Who We Believe
A woman's word weighs less than a man's. But when violent men tell us who they are, we don't believe them, either.
Scenes from another life (Yogyakarta, Indonesia, November 2015)
This week, I’ve written two pieces on women who survived terrifying attacks: Evan Rachel Wood, who says she was groomed and abused by her ex boyfriend Marilyn Manson for years, and Alexandria Ocasio Cortez, who says she feared for her life as pro-Trump rioters descended on the Capitol building on January 6th.
There’s a clear unifying thread here: The people who are doing the lying and manipulating, who intentionally ratchet up the tensions that predictably culminate in violence and assault, told us exactly who they were and what they had planned, and later what they did and how they were evading responsibility. Those in power chose to ignore all of it. At the same time, the people who suffered — Wood, Ocasio Cortez, all of us who watched our Capitol get ransacked and wondered if America as we knew it would live another day — weren’t so much ignored as intentionally disbelieved, undermined, blamed, and made suspect.
These are two different kinds of choosing not to believe. There are the (mostly) men we don’t believe because it allows them to avoid consequences, and it allows us to shirk our own responsibilities and deny our own culpability — for them, our disbelief manifests as excuses. And there are the (mostly) women we don’t believe because they’re asking for consequences, responsibility, and culpability — onto them we heap blame, and we accuse them of lying.
I wrote about this at length in the context of Manson for NBC Think. Here’s a guy who was pretty open about his harassment of Wood — he said that after they broke up, he called her more than 100 times in a single day while he self-mutilated and blamed her for it. He was open about his violent fantasies about her (“I have fantasies every day about smashing her skull in with a sledgehammer,” he told one interviewer). Did I mention that Wood was a teenager while Manson was 36? And Wood wasn’t the only woman he said he harmed. He wrote in his 1995 memoir that he intentionally got a woman (who he called his “victim”) so drunk she passed out, then, along with his friend Trent Reznor, tied her up and proceeded to sexually assault her (that link is very detailed and stomach-turning, just FYI).
And yet the resounding chorus was that, no matter what Manson admitted to doing, he didn’t mean it. His team told one music blog that Manson’s comments about sledgehammering Wood’s head in were “obviously a theatrical rock star interview promoting a new record, and not a factual account.” His whole thing was being shocking and disgusting, and it was very convenient for the many people making a lot of money off of him, or enjoying his music, to insist that all of the shocking and disgusting antics were just that — antics, an act, not real life. This was the story no matter how many times Manson himself said, actually no, this is exactly what I’m doing and exactly who I am.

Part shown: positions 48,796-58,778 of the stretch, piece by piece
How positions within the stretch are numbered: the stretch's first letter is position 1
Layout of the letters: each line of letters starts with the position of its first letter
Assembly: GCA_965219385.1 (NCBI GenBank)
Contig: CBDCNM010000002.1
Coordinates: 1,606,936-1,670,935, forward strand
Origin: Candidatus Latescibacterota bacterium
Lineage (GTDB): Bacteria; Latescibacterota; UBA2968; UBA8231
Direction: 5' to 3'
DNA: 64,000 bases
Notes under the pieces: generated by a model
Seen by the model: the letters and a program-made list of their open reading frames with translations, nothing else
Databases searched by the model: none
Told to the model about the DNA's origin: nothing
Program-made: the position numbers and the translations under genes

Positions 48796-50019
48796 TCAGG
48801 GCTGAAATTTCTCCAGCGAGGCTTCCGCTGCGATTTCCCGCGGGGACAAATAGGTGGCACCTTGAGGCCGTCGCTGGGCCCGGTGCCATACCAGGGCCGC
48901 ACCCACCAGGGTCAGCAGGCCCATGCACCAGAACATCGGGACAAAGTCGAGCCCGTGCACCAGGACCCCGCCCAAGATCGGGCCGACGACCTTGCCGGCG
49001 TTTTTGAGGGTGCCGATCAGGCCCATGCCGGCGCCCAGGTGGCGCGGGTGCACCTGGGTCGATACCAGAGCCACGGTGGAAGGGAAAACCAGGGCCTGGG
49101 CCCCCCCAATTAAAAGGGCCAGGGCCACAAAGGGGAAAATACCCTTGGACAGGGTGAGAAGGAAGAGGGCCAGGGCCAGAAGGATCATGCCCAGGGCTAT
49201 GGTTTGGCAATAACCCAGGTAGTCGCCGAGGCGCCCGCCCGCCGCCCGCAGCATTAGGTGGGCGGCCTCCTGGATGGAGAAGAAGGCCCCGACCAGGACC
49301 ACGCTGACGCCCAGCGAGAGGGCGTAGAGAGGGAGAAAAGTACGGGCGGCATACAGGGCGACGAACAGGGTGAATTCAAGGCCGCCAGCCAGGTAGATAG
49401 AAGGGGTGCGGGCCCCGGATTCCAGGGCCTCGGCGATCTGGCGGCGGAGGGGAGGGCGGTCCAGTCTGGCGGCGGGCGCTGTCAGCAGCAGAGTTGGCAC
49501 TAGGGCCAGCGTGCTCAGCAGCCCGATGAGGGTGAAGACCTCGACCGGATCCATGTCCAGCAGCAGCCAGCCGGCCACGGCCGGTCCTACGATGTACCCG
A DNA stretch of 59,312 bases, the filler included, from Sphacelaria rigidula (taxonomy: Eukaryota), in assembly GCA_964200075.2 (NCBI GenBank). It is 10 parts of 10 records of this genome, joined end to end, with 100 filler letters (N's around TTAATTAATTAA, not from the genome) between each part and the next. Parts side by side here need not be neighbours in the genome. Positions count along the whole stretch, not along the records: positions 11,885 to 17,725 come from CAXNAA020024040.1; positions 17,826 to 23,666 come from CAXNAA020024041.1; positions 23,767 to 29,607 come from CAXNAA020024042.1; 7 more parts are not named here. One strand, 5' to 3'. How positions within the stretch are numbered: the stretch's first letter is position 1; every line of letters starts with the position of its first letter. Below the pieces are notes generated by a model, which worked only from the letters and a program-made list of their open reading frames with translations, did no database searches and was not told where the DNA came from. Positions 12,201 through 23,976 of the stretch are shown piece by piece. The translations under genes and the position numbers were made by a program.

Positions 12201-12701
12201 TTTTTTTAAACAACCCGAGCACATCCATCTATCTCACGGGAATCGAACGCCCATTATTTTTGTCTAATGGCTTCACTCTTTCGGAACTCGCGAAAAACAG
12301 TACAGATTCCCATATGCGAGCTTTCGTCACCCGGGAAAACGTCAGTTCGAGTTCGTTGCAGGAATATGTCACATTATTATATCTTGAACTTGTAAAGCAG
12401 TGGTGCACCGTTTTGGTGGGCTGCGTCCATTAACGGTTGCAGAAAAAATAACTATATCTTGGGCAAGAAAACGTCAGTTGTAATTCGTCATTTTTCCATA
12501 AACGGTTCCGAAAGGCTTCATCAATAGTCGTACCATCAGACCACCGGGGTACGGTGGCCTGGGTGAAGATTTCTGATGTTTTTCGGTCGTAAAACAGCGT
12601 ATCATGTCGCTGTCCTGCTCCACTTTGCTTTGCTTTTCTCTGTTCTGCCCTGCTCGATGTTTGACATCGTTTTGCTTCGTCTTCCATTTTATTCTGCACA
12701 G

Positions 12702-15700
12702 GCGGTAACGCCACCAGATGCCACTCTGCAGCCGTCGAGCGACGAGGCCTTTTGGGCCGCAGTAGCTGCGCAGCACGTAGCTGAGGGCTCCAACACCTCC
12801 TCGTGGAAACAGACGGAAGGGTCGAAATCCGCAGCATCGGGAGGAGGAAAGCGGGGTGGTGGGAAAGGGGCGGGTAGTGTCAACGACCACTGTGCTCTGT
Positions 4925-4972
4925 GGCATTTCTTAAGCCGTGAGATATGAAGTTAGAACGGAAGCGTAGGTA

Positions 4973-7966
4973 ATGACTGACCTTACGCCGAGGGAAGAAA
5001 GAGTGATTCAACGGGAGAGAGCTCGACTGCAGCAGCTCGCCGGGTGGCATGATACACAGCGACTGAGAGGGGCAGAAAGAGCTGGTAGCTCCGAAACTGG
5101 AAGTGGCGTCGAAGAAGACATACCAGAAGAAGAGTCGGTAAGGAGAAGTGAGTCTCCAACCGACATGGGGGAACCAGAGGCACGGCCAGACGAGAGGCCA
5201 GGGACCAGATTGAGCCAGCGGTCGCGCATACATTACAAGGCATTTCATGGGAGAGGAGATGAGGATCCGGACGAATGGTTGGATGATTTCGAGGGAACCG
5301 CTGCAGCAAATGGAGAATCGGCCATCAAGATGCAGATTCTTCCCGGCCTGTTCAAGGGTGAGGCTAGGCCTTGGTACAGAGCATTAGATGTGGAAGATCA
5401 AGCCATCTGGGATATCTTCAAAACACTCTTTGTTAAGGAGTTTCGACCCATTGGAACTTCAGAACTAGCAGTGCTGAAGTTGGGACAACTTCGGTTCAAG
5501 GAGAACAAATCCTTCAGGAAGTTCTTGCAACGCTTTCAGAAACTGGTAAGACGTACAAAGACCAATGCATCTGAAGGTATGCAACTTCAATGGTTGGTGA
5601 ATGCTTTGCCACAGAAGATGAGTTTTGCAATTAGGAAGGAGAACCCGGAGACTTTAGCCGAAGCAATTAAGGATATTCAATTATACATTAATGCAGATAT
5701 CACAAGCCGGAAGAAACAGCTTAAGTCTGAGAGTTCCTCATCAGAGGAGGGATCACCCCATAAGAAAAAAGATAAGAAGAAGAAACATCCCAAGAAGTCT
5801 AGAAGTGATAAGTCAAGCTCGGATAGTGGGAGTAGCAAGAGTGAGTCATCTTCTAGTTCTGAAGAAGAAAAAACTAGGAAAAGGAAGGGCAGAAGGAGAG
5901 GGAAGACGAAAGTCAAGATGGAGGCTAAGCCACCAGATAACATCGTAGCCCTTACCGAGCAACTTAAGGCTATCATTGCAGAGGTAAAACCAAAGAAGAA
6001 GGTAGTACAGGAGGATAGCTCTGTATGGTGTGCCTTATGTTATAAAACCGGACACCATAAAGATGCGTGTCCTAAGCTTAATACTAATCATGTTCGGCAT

We see the same dynamic play out with Donald Trump and his supporters. How many bits of half-baked analysis were we treated to about Trump’s real beliefs and his real motivations as he gained popularity within the Republican Party, and then as he ascended to the presidency? How many times were we told by his enablers that sure, the president did say that, but it’s not what he really meant? How many times did Trump tell us exactly who he was and exactly what he was going to do, but those of us who believed him were told to calm down, told that we were being Chicken Littles and hysterical alarmists?
It should not be lost on any of us that the most organized force against Trump, and the group that has been the most consistently correct about him and the threat he posed, has also been wholly denigrated, largely ignored, successfully caricatured into an embarrassing joke. These are the middle-aged wine moms of the #Resistance. These thoroughly uncool women knew what was at stake, and they organized the largest single-day protest in American history (and possibly in world history), while the too-cool kids on the left and right mocked their pink hats and, from podcasting couches, questioned their political commitments and organizing capacities.